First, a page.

Crimson Posts All-Time Top Showing at Tourney

William L. Jusino

Co-captain Mike Gerrity scored in the men's water polo team's 9-8 win over rival Brown in the semfinals of the Northern Championships. Harvard finished second, the program's best-ever showing.

After an emotional, sudden-death victory over bitter rival Brown in the semifinals of the Northern Championships this weekend, the Harvard men’s water polo team fell to St. Francis in the program’s first ever Northerns finals, 16-5, yesterday.

After playing two frames of overtime against Brown, the Crimson was ready to end the tense and emotional contest that was heading into sudden death with the teams knotted at 8-8.

With the screams of raucous Brown fans echoing throughout the stands as the ball was dropped into the water, sophomore John Voith dashed to the ball, won the sprint, and took the ball into Bear territory. Co-captain Mike Gerrity drew a valuable ejection to give the Crimson a 6-on-5 power play.

Senior John Lynch then delivered the final blow, netting the winning goal and finally silencing the crowd that had been harassing the Harvard players all game. More importantly, Lynch’s goal secured a place for the Crimson in the championship game against St. Francis.

“We didn’t even give Brown the chance to score,” Voith said, which made the victory especially sweet.

Harvard was unable to control its excitement after the 9-8 win against its most bitter rival, and the whole team jumped into the pool to celebrate, not wanting to leave the water.

Though the Crimson (11-8), physically and emotionally fatigued after the fight against the Bears, dropped the championship game to St. Francis, the loss was eased by the knowledge that a second-place finish is the best that Harvard has ever earned at the Northerns, and a remarkable accomplishment for the squad under first-year coach Erik Farrar.

“It was just awesome to be playing in the championship game,” Voith said. “We all had a real sense of accomplishment.”

In its opening game of the weekend, the Crimson dominated Connecticut College 12-2.


St. Francis, arguably the strongest team in the East, was able to offensively overpower the Crimson. Though the teams played competitively for the first half, the Crimson gave in and stopped executing, allowing the Terriers to widen the gap and keep Harvard from threatening its lead.

“We could’ve helped ourselves by keeping the pace of the game,” co-captain Rick Offsay said, “but we just didn’t play as well as we can.”

The Crimson gave St. Francis the opportunity to score easy goals on the counterattack, and the outstanding Terrier squad took advantage of the chances, going on tears and netting several unanswered goals in a row.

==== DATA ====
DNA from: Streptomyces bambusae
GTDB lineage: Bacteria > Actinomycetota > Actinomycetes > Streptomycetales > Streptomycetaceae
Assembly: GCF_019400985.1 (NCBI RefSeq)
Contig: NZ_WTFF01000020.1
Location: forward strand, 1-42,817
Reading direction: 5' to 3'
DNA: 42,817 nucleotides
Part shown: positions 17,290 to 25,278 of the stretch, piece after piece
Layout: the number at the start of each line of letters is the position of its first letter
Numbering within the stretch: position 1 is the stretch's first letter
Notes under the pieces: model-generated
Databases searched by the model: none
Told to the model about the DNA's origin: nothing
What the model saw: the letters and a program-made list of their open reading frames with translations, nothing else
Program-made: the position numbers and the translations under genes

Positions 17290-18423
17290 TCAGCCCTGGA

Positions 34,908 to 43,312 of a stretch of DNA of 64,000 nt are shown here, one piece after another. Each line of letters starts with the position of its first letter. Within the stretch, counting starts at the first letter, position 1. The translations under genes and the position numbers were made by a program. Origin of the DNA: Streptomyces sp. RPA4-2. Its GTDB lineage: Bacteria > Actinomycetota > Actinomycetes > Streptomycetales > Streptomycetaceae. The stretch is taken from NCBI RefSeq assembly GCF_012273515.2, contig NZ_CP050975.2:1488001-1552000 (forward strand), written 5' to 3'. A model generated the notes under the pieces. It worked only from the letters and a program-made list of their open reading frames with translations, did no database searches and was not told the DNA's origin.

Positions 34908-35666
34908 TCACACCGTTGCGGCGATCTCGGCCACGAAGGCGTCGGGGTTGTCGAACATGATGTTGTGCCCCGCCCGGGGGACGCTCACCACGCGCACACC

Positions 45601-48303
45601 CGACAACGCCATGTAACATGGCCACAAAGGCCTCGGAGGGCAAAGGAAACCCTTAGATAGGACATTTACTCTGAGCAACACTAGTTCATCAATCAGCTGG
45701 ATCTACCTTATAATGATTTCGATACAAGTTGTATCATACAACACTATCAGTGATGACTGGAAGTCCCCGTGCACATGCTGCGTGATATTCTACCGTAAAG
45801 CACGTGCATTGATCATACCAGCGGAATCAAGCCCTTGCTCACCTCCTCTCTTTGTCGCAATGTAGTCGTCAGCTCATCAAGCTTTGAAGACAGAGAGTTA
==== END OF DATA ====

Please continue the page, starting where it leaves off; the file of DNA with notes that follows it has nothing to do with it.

“We were so emotionally drained from our win the night before it was difficult for us to play the game,” Voith said.

Harvard’s five goals came from a slew of different players, with Offsay, sophomore Mike Garcia, and freshmen Michael Byrd, Chris Ludwick and Brian Kuczynski all scoring.


In what was by far one of its best games of the season, the Crimson’s victory over Brown in sudden-death overtime—with the Bears’ former coach at its side—boosted the team’s spirits and solidified its camaraderie.

The winning goal from Lynch, his second on the day, gave Harvard the big win it had been hunting for through four seven-minute quarters and two three-minute overtimes. Though Brown was able to tally goals first in the first two frames of overtime, Harvard refused to give in. Kuzcynski scored to push the game into double overtime, while a pass from Gerrity enabled Offsay to put the ball into the net and send the game to sudden death.

“It was the most emotional and crazy game I have played,” Offsay said. “Though we could’ve folded when we were down [in overtime], we stayed together as a team and backed each other up.”

The players and a small coalition of devoted Harvard fans were the only ones pulling for the Crimson in the hostile Brown pool, where fans had to be watched by event staff.

The taunts from the jeering crowd drove the team to play harder. Offsay and Kuzcynski both had two goals in the game, while Gerrity, Voith and Garcia contributed one each. Though goalie Robbie Burmeister was undoubtedly missed by his teammates this weekend—the junior broke his ankle the week prior to the championships and is likely out for the year—sophomore Eric Byrd, who did an outstanding job starting for Harvard, filled his place in the net and helped keep the score close during the match.

“Eric did a phenomenal job,” Offsay said. “I don’t think anyone expected him to play as well as he did.”

Byrd held Brown to just three goals until the fourth period, when the Bears tied it at five to send the game into an extra frame.


With a win over Connecticut College in its first game of Northerns, the Crimson secured its place at the Eastern Championships. “We focused a lot on training after Robbie got injured,” Offsay said. “We knew we couldn’t just tuck our tail between our legs and give in.”

Harvard jumped out to an early lead, enabling the starters to come out of the game and rest up for the contest against Brown later.

While Byrd was able to hold Conn. College to just two goals, the Crimson offense continued its productivity throughout the game. Offsay, Gerrity, Voith Garcia, and junior Andrei Boros each scored two goals, while senior Evan Kaseguma and freshman Paul Kolb notched one.

The Crimson now has two weeks to prepare for Easterns, where it will face Salem International in its opening game.

—Staff writer Megha Parekh can be reached at